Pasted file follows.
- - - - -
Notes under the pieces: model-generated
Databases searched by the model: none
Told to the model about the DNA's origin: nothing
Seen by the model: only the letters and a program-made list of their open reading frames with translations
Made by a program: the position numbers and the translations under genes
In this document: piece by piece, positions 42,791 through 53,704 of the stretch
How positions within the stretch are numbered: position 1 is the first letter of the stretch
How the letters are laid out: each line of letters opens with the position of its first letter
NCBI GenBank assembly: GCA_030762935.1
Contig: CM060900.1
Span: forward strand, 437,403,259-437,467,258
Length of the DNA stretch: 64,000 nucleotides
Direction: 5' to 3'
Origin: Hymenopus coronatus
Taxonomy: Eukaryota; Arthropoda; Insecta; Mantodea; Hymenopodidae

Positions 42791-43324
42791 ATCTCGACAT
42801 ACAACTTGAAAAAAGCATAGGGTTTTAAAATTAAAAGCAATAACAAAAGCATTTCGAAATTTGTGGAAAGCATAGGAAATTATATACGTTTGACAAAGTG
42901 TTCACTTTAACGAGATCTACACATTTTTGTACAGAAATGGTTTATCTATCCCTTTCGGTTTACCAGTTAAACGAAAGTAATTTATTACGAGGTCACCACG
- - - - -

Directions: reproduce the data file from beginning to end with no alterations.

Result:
Notes under the pieces: model-generated
Databases searched by the model: none
Told to the model about the DNA's origin: nothing
Seen by the model: only the letters and a program-made list of their open reading frames with translations
Made by a program: the position numbers and the translations under genes
In this document: piece by piece, positions 42,791 through 53,704 of the stretch
How positions within the stretch are numbered: position 1 is the first letter of the stretch
How the letters are laid out: each line of letters opens with the position of its first letter
NCBI GenBank assembly: GCA_030762935.1
Contig: CM060900.1
Span: forward strand, 437,403,259-437,467,258
Length of the DNA stretch: 64,000 nucleotides
Direction: 5' to 3'
Origin: Hymenopus coronatus
Taxonomy: Eukaryota; Arthropoda; Insecta; Mantodea; Hymenopodidae

Positions 42791-43324
42791 ATCTCGACAT
42801 ACAACTTGAAAAAAGCATAGGGTTTTAAAATTAAAAGCAATAACAAAAGCATTTCGAAATTTGTGGAAAGCATAGGAAATTATATACGTTTGACAAAGTG
42901 TTCACTTTAACGAGATCTACACATTTTTGTACAGAAATGGTTTATCTATCCCTTTCGGTTTACCAGTTAAACGAAAGTAATTTATTACGAGGTCACCACG